Unloading eels from Boat to storage barge
Inside metal storage eel barge
The eels were initially transported from Heybridge by lorry to Billingsgate, by a Mr Wakelin of Goldhanger Road, leaving at 3.00am and returning mid afternoon.Each load consisted of 80 boxes holding some 2 tons of graded eels, with a maximum of 10 tons, when supplies were short in the market. There was a risk of high mortality rates if there was a delay in the journey
Eel boxes on the way to London
As trade increased the eel boxes were first replaced with open metal tanks on the back of the lorry, and then purpose built road tankers, containing aeration facilities and discharge pipes to aid unloading. Initially escaped eels could often be found along the roads in Heybridge.
In 1936 the business expanded, with storage increased in wooden storage trunks being brought from Holland, allowing the two boats to collect the eels and transport them to Heybridge. Both ships were trapped in Heybridge basin at the start of the war and business ceased.
By the early 1950’s a fleet of 34 storage trunks had been built with a storage capacity of approx 60 tons of eels, and preserved by tar from the Maldon gas works These were replaced by three purpose built self contained steel barges, having twelve compartments including built in flow and aeration facilities, and allowing all operations to be performed from the deck.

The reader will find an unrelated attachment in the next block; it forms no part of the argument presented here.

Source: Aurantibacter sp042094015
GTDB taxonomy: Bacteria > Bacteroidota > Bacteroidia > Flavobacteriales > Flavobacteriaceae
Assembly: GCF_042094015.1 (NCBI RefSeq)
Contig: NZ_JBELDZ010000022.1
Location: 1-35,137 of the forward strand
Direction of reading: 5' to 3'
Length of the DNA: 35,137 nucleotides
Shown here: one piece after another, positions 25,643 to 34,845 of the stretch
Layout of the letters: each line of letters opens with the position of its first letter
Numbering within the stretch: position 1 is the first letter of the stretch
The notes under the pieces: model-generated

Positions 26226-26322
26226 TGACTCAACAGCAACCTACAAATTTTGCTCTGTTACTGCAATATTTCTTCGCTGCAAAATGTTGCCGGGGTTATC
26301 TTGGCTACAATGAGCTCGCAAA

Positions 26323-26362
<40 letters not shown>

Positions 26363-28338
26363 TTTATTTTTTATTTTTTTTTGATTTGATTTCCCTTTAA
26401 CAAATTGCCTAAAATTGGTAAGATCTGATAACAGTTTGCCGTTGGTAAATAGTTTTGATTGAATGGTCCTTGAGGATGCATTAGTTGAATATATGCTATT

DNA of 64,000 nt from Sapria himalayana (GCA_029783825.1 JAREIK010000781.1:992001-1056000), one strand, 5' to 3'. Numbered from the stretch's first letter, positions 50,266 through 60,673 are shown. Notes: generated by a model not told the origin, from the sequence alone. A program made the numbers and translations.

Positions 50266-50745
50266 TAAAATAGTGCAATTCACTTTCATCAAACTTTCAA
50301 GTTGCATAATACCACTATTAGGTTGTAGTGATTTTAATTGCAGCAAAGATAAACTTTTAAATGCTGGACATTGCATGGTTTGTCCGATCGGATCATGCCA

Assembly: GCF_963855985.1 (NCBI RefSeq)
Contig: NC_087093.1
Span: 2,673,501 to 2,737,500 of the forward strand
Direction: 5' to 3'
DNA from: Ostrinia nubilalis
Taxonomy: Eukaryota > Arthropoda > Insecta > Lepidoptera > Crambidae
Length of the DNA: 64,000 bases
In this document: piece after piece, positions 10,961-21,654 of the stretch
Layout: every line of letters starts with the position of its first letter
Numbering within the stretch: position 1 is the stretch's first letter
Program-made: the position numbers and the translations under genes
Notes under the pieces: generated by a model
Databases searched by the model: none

Following the war Johan revived his business, under the control of his son Hans, with eels being in plentiful supply from the Scandinavian countries. The wooden storage trunks at the basin were brought back into use and George Clark was taken on again as the Heybridge site manager. George had worked for the company prior to the war, moving the eels from ship to storage and storage to boxes for Billingsgate. Following the ultimate demise of the Company he became Lock Keeper at the Basin.from 1968 until his retirement in 1985
From the late1950’s there was a steady decline in the number of eels available, and supplies were even flown in from as far as Australia and New Zealand.
Eels were also transported back to areas which had previously been suppliers such as Holland and Italy. A combination of diminished eel supply, money exchange rates and transport costs brought about the demise of the Company in Heybridge in 1968. However the Kuijten family continue in the eel business with interests in Holland and North Island New Zealand
Jellied eels, Down the hatch !!
Eels have been consumed in very many countries for several hundred years, and were the most common fish in the Roman fishponds. They were a cheap, readily available food for those who lived by Rivers and ponds. In England we are most aware of them being consumed as jellied, or stewed, in Pie, Mash and eel shops, and roadside stalls, with other seafood. They are now available in supermarkets.
Michele Manze 1908 shop
Michele Manze arrived from Ravello Italy in 1878, and started an Ice supply, and Ice cream manufacturing business. He opened his first eel shop in 1902 in Tower Bridge Road which exists to this day. The picture is of his second shop opened in 1908.
Tubby Issacs 1919 Spitalfield